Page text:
But how did it get to that point? How did it get to the point where I’ll sit through an advertisement on Youtube to watch a trailer, which is also essentially an advertisement?

It’s because it captured my attention, and provided me with something to talk about. Disney knew I had a bleeding hole in my heart for more Star Wars movies; a wound that the prequels only tore further apart rather than fixed. They knew that they’d have to do this movie right, otherwise they’d get an angry Facebook post from me! Disney put a hand on my shoulder, contacted me via an advertising trailer, and let me know they cared about my problem.

This same principle can be applied to your own company. If you can find a way to have your customer seek you out rather than trying to seek them out, if you can provide your customer with something to talk about with their friends or loved ones, and if you can get free advertising then that’s a substantial and absolutely amazing milestone.

And to do that you need to first truly understand your target market, which thankfully is not as intimidating of a task as you might think. Especially since there are resources throughout Michigan to help you with this problem. Not that we’re directly advertising you or anything, wink wink.

This blog was written by Christopher Smith.

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Question Thursday – Answer Friday (November 13, 2015)

For those not entirely familiar with Question Thursday and Answer Friday, it is a monthly event where anybody on social media can ask MMIC any questions they might have. I, Chris Smith, will then attempt to answer them to the best of my ability. Although we prefer the questions to be related to business and incubation, we allow any question to be asked as long as it’s PG.

Mitchell Clapper asked me to explain incubation. According to Entrepreneur, business incubation is “An organization designed to accelerate the growth and success of entrepreneurial companies through an array of business support resources and services that could include physical space, capital, coaching, common services, and networking connections.” 

At MidMichigan Innovation Center we do this through our three primary pillars; Access to Capital, Access to Talent, and Accelerated Commercialization. To accomplish this we meet with each new member to learn where they are at as a company and what their needs are. From there we recommend our unique workshops, have one-on-one sessions, or connect them with industry experts. Granted, there is a lot more to this than that, and if you would like more information I would love to have you come out to see our facility and have a more in-depth conversation.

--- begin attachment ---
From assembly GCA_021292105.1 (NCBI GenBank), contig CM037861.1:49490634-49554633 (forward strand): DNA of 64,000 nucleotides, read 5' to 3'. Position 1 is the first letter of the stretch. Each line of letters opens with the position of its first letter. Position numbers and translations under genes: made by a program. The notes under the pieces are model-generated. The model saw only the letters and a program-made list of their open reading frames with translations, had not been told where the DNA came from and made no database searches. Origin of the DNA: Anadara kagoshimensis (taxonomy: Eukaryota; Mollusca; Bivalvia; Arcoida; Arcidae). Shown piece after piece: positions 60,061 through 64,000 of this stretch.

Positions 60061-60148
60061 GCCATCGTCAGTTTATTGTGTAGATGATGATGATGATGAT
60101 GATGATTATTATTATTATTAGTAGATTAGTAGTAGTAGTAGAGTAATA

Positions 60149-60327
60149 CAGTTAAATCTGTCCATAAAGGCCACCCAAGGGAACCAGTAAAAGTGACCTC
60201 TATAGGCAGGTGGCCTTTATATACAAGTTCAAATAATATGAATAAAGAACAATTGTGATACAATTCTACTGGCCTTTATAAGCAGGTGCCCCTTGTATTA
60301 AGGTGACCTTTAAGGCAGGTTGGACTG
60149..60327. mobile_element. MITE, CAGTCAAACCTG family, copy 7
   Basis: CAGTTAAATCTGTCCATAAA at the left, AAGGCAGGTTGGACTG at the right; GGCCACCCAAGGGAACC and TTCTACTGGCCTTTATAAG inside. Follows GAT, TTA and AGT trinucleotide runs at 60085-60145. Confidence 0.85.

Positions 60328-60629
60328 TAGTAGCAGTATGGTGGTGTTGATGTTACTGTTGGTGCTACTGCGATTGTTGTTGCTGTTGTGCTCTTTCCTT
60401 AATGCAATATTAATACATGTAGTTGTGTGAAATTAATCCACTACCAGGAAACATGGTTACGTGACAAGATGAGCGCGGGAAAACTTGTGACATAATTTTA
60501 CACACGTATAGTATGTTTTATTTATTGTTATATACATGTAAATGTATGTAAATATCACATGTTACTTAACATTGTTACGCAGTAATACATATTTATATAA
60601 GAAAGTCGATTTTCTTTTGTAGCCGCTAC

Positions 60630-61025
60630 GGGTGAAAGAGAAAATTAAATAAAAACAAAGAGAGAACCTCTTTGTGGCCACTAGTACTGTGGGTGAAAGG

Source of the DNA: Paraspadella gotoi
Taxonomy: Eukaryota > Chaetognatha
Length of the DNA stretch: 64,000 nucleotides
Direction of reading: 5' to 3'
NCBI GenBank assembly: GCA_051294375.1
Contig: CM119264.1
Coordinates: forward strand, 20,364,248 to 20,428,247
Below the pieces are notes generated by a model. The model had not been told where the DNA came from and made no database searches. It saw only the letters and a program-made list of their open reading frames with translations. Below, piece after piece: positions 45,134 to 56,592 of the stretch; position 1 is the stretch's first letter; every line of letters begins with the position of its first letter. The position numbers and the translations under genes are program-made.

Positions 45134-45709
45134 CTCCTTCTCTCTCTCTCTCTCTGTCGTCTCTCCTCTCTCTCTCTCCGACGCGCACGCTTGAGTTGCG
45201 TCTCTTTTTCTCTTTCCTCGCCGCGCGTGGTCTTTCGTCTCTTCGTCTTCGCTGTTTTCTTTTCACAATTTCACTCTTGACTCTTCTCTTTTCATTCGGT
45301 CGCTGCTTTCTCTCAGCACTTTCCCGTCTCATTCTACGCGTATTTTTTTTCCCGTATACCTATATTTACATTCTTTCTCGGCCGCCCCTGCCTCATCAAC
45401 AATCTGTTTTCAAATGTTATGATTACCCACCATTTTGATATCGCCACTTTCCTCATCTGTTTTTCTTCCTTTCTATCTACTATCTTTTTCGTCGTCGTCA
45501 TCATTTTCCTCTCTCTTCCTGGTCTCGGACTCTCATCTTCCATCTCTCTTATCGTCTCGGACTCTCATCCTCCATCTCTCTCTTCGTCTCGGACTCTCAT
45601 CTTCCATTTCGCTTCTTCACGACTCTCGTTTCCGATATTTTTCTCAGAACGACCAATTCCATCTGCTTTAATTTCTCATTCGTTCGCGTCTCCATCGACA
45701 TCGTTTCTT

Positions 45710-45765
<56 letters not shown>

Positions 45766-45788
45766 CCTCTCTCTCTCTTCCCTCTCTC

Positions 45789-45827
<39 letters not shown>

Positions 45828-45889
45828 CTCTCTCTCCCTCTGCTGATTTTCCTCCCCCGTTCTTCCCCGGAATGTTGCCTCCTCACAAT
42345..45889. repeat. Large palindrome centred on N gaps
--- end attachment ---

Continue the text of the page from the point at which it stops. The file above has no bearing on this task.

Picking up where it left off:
Brad Johnson asked if Frank’s RedHot is traded publicly, and if so how many shares do I own. Upon a quick visit to Wikipedia, Frank’s RedHot is owned by French’s, which is a subsidiary of Reckitt Benckiser. I currently do not own any of their stock, but with how much of Frank’s I go through I might as well invest in it.

Brad Johnson asked if he has an accelerator, how shortened will his chickens incubation period be. It’s definitely a clever question, and shows the importance of writing the correct terms. I want to make it clear that MMIC is not an incubator, but a BUSINESS incubator and accelerator. We have nothing to do with egg incubation or egg acceleration, despite my love for eating eggs and chickens. As for accelerating the chicken incubation period, we’ll just have to rely on science for that. For now, you can follow these steps for better results.

Brad Johnson asked if one doesn’t believe in a higher power if they can still be an angel investor. Being an angel investor does not require a specific set of religious beliefs, so the answer to your question is a yes.

Thank you for your questions, and if you have any additional ones I will be more than willing to answer them in next month’s Question Thursday – Answer Friday.

As usual, the views reflected here do not necessarily reflect that of MidMichigan Innovation center.

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Starting a Business: Where to Begin

 

The thought to start a business crosses several peoples’ minds, but outside of having an idea and maybe talking about it to a few different friends about how sweet the revolutionary widget they designed will change the world, many people just don’t even know where to start. They think they just need to get on Shark Tank for an investment, or file for a patent and sell the patent to a manufacturing company.